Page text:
Another popular security system is called Pretty Good Privacy, or PGP. It works in much the same way as S/MIME - using a two-key system - and can be used with many different kinds of e-mail software. PGP and S/MIME are normally installed by corporate information technology workers across the company's entire computer network.

      Those who can't convince their company to set up such a privacy system, or wish to secure e-mail sent from their home computer, might want to try PGP Personal Desktop (http://www.pgp.com) software that is designed for such applications.

      Lone wolves might also want to try one of a handful of Web-based e-mail services, such as Hushmail, which provide an accessible means of sending secure e-mail. As with more traditional encryption systems, a free Hushmail account automates the scrambling and unscrambling process so that the user can concentrate on writing the e-mail instead of securing it. Ideally, both the sender and recipient should use Hushmail so that the e-mail resides on a single, encrypted server.

      Blackberry handheld devices, which are a bit like pagers with keyboards, add complexity to the security conundrum because they can send messages different ways: via e-mail or the Blackberry PIN system.

      Every e-mail message sent via a Blackberry is encrypted, but only while travelling outside of the corporate network. This encryption is used so a third party can't read the message if it is intercepted during its flight through the air to the wireless device. But the same message likely travels around in an unscrambled, readable form earlier on in its journey, as it is routed by the corporate e-mail server.

      Yach said companies that use S/MIME for regular corporate e-mail can use it on their Blackberrys, for end-to-end security. With S/MIME, the message remains scrambled throughout its journey, until it reaches your in-box.

      "It's appealing to those who are hyper-paranoid," he said.

      Research in Motion itself processes a large proportion of messages sent by Blackberry. Interestingly, Yach said the company doesn't keep copies.

      "We have the encrypted messages long enough to get them to your device, but then they are deleted," Yach said. "We certainly don't have any means of knowing what happened last week or month ago."

      A brokerage firm might, however. Some firms choose to keep copies of all transmissions that travel over the corporate network, including e-mail messages sent via Blackberry.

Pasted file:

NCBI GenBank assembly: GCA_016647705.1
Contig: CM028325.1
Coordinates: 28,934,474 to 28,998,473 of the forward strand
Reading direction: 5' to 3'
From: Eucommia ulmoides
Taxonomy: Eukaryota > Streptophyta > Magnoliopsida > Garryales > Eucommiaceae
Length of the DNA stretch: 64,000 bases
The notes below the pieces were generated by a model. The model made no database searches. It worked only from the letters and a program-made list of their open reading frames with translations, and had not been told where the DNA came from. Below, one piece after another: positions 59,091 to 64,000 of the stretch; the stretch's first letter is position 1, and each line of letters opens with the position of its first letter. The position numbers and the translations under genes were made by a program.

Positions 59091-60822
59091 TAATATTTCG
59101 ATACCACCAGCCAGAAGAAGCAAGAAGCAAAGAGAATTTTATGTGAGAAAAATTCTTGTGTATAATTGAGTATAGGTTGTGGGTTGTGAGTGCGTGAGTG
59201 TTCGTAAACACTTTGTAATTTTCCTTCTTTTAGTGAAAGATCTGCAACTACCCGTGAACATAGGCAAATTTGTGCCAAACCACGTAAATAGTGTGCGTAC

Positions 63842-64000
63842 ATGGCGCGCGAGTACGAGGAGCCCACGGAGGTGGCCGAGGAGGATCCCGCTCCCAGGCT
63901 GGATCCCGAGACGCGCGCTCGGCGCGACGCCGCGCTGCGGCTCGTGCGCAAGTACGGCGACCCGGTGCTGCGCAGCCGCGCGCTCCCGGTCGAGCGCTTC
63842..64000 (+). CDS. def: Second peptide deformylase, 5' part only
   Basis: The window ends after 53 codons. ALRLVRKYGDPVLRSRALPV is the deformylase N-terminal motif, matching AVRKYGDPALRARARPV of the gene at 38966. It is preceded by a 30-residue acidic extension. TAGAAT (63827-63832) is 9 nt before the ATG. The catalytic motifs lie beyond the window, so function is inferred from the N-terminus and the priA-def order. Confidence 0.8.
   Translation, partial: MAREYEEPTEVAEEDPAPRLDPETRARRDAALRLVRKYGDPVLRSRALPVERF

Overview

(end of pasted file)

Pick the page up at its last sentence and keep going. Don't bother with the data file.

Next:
Many consider Blackberry PIN messages more secure than e mail messages sent by Blackberry, because there are fewer links in the chain.

      PIN messages (so named because messages are addressed to a personal identification number) are sent directly from one Blackberry to another instead of going through e-mail servers.

      For total privacy, Yach said sender and recipient should delete PIN messages after they are read. Otherwise it will be saved in a readable format on the device and to their computer the next time the user backs up data.

      Mark Fabro, a senior manager with Bearingpoint Inc.'s security solutions practice, said the best rule of thumb is to avoid using corporate networks and devices for private business.

      As a security consultant Fabro said he'd never advise anyone to perform an unethical act, such as undermining an employer using secret messages sent from a corporate computer or Blackberry.

      Moreover, the scheme likely couldn't be kept a secret forever if you're using company resources.

      "There is no such thing as absolute security," Fabro said. "What has happened with this Genuity lawsuit is a fantastic wake-up call for the community at large."

      S/MIME and PGP both provide a very strong layer of added privacy for e-mail. It would take an unreasonable amount of time and resources for a company to decipher an encrypted message without the key.

      Legally, however, a company could make the argument that they have a right to an employee's key if it was stored on a corporate computer. With access to the keys all those private messages would be easily unlocked, read and possibly used in court.